• good results are expected by ICT/ITS, too, which presents, as demand management class and public–private collaboration, the low value of dispersion (i.e., standard deviation); the CV is equal to 1.17;
  • the environment-friendly vehicle measures are expected to produce an averagely low benefit, although the city users obtained a higher score. In fact, although the benefits for city users can be significant, and the retailers are quite indifferent (even if they can have subsequent benefits due to the increased turnover), the high costs are probably supported by transport and logistics operators (and by retailer transport on their own account) for renewal fleets; the high dispersion confirms that the experts do not fully agree on the impact that such actions can determine;
  • the public–private collaboration class is expected to produce high benefit and, in particular, for retailers and transport and logistics operators; an average low CV, i.e., 0.91, was revealed, showing a homogeneous opinion among interviewees;
  • the reverse logistics class reported a higher value for retailers with a low value of CV, i.e., 0.90; averagely, the value of dispersion is low with a high average score, i.e., 3.55.
Then, as it emerges from Table 1, although the average scores for the three investigated actors are quite positive (3.58, 2.40, and 1.55, respectively), the opposite trend emerges for supply management and environment-friendly vehicles by transport and logistics operators (−1.61 and −4.08, respectively). In fact, while high benefits are expected for city users, they expected to produce high costs for transport and logistics operators given that there is the need to revise their operations in order to meet the constraints introduced. On the other hand, the benefits for city users can increase the attractiveness of the city, as shown in London (Carmona [40]). Such a modification can hence determine an increase in retailers’ turnover.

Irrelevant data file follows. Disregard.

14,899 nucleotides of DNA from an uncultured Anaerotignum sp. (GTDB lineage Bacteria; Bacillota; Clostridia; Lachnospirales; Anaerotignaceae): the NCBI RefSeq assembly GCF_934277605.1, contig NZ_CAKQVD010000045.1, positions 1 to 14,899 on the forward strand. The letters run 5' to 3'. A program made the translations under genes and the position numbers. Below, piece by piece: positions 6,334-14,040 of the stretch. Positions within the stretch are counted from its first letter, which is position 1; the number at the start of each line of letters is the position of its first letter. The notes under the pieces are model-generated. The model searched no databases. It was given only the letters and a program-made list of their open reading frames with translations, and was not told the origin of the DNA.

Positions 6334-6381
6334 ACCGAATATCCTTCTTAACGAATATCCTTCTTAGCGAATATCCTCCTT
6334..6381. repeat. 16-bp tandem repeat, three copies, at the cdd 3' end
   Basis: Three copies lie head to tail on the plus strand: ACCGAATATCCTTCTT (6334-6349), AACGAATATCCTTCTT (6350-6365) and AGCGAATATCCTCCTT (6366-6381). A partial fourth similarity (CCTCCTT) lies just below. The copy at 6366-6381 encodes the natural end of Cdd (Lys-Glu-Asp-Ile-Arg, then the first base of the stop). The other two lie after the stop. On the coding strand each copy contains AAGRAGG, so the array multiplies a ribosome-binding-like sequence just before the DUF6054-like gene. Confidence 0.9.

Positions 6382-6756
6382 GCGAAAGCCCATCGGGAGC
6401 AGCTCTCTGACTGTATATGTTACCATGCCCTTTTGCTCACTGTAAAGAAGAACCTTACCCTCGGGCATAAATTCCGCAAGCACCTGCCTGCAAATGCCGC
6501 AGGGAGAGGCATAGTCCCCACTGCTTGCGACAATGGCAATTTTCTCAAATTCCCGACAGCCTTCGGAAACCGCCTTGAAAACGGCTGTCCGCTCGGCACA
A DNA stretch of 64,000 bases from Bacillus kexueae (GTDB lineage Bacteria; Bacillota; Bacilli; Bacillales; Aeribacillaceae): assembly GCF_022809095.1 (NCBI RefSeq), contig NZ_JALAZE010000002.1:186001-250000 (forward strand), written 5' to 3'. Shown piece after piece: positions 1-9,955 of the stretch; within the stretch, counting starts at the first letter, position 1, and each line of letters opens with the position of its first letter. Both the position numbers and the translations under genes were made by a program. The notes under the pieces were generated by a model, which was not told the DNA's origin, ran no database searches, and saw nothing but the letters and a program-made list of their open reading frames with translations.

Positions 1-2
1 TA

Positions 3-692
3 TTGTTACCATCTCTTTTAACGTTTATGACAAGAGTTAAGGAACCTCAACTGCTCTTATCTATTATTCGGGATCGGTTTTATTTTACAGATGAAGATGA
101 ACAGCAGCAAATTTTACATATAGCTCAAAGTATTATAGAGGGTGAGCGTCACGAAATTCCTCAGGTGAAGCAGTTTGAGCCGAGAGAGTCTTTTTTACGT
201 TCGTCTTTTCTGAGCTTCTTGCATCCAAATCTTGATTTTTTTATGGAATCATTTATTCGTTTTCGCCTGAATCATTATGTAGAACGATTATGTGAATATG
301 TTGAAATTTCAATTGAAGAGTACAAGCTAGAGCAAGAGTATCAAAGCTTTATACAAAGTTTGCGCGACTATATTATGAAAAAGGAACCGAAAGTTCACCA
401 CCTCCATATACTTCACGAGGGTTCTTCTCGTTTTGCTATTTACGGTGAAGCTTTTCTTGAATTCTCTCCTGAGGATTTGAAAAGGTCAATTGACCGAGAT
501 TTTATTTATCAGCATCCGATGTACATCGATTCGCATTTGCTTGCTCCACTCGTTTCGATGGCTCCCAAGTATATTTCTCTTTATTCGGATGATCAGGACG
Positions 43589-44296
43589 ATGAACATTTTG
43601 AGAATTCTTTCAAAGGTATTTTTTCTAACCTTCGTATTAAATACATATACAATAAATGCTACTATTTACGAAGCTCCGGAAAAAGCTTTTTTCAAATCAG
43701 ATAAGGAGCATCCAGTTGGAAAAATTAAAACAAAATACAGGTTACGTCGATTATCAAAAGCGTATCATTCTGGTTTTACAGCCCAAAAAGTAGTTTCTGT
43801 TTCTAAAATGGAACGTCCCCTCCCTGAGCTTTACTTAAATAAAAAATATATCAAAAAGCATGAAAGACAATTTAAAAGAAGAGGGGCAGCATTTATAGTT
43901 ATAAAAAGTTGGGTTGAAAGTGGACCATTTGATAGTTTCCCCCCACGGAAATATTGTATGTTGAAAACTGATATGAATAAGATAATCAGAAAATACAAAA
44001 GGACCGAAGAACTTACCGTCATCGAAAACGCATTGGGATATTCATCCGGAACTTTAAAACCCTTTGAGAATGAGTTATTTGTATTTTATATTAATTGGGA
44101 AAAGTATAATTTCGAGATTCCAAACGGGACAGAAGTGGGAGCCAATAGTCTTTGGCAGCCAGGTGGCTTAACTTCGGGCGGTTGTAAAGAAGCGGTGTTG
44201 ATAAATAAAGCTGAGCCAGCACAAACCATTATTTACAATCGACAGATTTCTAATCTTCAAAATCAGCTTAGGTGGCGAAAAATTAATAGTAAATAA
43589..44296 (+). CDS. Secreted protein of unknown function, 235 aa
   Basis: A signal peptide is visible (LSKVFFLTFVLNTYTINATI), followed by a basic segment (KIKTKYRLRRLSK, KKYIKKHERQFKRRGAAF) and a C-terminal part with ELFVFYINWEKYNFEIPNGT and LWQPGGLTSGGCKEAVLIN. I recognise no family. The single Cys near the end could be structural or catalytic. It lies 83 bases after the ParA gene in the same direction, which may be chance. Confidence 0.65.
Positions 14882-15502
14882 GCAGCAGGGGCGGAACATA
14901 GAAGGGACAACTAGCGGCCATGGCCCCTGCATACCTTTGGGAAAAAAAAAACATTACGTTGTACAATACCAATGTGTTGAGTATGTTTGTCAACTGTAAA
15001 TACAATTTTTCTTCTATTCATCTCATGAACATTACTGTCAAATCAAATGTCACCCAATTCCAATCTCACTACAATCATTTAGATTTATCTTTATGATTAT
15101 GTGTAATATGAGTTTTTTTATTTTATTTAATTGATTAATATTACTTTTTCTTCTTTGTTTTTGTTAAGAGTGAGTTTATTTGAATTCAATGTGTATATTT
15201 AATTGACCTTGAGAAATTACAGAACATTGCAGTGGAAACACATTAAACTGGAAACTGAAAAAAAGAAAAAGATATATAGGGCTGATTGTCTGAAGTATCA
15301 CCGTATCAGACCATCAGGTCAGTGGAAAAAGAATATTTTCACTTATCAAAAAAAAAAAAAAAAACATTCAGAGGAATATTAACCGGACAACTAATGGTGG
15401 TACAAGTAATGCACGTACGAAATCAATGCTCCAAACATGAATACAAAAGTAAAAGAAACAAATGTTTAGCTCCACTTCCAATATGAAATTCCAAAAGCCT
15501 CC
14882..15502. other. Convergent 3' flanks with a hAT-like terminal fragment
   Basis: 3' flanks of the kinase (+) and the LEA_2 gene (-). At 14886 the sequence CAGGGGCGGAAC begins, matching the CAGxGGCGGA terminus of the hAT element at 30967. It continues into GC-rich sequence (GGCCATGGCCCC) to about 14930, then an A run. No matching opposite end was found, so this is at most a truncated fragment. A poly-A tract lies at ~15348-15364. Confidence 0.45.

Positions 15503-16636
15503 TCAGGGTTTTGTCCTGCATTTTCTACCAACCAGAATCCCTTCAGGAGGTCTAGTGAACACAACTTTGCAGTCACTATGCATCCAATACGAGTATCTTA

This analysis tries to consider that generally, in an implemented plan, there is a city logistics scenario defined as a mix of the measures recalled above, and then the outputs and outcomes derive from the system of measures and there is not a one-to-one result. Besides, such an analysis belongs to the class of output-orientation, given that the implemented investment costs are not taken into consideration although they are one of the most important factors for city logistics measures assessments. Different analyses are in progress in order to study the relationships between city logistics expected results (outcomes) and investment costs that belong to the input-oriented ones. For example, comparing infrastructure actions and ITS measures, which have the higher costs of investment due to that both require to build physical infrastructures, it emerges that the class of infrastructure actions has the higher score while the ITS class has a lower value of CV, i.e., 1.17 vs. 1.31.